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Published In: Species Plantarum 2: 682. 1753. (1 May 1753) (Sp. Pl.) Name publication detailView in BotanicusView in Biodiversity Heritage Library
 

Project Name Data (Last Modified On 8/18/2017)
Acceptance : Accepted
Project Data     (Last Modified On 7/9/2009)
Status: Native

 

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1. Geranium carolinianum L. (Carolina crane’s bill)

G. carolinianum var. confertiflorum Fernald

Pl. 422 p–r; Map 1883

Plants annual, usually taprooted. Aerial stems 10–65 cm long, erect to loosely ascending, moderately pubescent with short to long (0.2–1.0 mm), spreading to somewhat downward-pointing, mostly nonglandular hairs (usually with at least some glandular hairs toward the tip). Leaves basal and opposite, the basal ones long-petiolate, those of the stems with progressively shorter petioles. Leaf blades 1–7 cm long, wider than long to about as long as wide, kidney-shaped to nearly circular in outline, deeply 5–9-lobed, the lobes more or less obovate, mostly deeply and sharply 3- or 5-lobed, sometimes with additional lobes and/or teeth along the margin, the surfaces sparsely to densely pubescent with more or less appressed nonglandular hairs. Inflorescences appearing axillary and often also terminal, short- to long-stalked, consisting of pairs of flowers, these sometimes condensed into small clusters. Individual flower stalks 3–11 mm long, 0.5–1.1 times as long as the sepals, pubescent with spreading, mostly gland-tipped hairs. Sepals 5–6.5 mm long, becoming enlarged to 11 mm at fruiting, ovate, tapered or narrowed to a conspicuous, short, awnlike extension 1.5–2.0 mm long at the tip, pubescent with short to long, loosely ascending, glandular and nonglandular hairs. Petals 5.5–7.0 mm long, obtriangular, truncate to shallowly notched at the tip, pale pink or pale lavender to nearly white. Stamens 10. Staminodes absent. Mericarps 19–25 mm long at maturity, the seed-containing basal portion 3.0–4.5 mm long, the lateral surfaces smooth, pubescent with relatively long (0.7–1.5 mm) upward-pointing hairs (these mostly or all nonglandular), lacking a dorsal ridge or wing, the stylar beak with spreading to loosely ascending, all or mostly nonglandular hairs, the slender extension between the columnar portion and the stigmas 1–2 mm long. Seeds 2.0–2.2 mm long, the surface appearing smooth or with a faint fine network of ridges and pits. 2n=52. May–July.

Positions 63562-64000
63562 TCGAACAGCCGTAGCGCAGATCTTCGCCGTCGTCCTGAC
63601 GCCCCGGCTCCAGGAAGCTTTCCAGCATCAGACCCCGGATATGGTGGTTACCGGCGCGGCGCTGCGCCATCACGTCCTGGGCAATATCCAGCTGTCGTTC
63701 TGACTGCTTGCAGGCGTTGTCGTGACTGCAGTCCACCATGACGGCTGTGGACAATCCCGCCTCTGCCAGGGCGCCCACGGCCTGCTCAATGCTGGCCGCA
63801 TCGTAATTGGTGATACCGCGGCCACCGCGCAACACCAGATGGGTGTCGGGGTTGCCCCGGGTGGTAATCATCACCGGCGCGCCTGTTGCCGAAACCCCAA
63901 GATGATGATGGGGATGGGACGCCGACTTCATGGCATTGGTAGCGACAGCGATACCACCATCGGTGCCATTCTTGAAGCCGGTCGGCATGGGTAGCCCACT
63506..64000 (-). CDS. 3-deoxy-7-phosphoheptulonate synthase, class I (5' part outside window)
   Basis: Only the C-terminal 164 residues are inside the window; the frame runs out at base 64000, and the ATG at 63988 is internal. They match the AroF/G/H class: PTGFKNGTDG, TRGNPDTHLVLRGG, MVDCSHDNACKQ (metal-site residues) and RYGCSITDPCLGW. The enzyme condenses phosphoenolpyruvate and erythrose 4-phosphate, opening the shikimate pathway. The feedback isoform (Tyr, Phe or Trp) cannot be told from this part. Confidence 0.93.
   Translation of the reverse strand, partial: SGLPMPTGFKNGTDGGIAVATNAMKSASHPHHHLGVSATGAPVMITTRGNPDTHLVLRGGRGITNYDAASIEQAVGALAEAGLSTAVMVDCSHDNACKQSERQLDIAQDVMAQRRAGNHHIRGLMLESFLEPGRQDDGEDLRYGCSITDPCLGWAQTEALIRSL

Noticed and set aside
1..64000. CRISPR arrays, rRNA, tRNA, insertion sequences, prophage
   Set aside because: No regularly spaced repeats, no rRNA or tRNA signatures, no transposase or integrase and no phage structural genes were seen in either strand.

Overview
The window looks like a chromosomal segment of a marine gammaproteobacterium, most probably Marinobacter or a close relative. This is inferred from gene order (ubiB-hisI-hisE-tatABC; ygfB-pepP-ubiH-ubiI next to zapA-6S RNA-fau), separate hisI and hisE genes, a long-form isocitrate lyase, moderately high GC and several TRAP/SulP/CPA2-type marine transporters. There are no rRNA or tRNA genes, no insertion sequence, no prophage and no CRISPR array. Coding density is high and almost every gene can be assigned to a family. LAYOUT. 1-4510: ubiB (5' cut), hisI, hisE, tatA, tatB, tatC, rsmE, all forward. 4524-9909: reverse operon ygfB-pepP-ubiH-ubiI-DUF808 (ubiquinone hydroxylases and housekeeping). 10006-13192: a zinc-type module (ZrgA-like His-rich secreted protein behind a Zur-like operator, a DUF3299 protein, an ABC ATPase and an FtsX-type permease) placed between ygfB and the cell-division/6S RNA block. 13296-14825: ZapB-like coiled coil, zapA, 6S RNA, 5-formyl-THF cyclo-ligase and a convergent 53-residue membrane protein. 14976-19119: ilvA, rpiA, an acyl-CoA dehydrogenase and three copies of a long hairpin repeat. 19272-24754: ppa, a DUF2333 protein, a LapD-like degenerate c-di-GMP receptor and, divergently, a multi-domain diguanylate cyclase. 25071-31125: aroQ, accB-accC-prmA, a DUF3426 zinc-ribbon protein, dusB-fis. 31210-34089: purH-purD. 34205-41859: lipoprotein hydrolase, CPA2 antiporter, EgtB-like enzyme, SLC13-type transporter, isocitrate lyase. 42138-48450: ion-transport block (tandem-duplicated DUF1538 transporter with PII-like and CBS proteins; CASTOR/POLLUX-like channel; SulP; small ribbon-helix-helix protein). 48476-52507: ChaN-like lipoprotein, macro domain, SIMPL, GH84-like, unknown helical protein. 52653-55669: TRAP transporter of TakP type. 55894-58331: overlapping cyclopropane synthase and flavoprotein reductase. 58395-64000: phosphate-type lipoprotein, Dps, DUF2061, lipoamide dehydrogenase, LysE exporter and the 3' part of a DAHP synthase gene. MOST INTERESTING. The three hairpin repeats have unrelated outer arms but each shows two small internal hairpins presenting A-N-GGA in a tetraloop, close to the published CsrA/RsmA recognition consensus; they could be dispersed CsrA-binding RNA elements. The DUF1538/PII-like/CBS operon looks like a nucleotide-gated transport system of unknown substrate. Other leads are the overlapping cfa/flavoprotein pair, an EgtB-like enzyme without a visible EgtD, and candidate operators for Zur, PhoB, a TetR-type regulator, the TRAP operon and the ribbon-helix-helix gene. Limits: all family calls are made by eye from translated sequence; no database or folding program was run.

Scattered nearly throughout the state (U.S., Canada, Mexico; introduced in South America, Caribbean Islands, and Asia). Glades, upland prairies, sand prairies, tops and ledges of bluffs, openings of mesic upland forests, and banks of streams and rivers; also pastures, fallow fields, roadsides, railroads, ditches, levees, and open disturbed areas.

Some earlier authors (Steyermark, 1963) recognized two or more varieties within G. carolinianum, based on subtle differences in pubescence and other floral characteristics. Aedo (2000) documented that pubescence, sepal nervation, and seed shape, among other characters varied on the same individual in some populations, thus precluding the formal recognition of such varieties. Geranium carolinianum is the only Missouri species of the genus with consistently pale-colored flowers.

 


 

 
 
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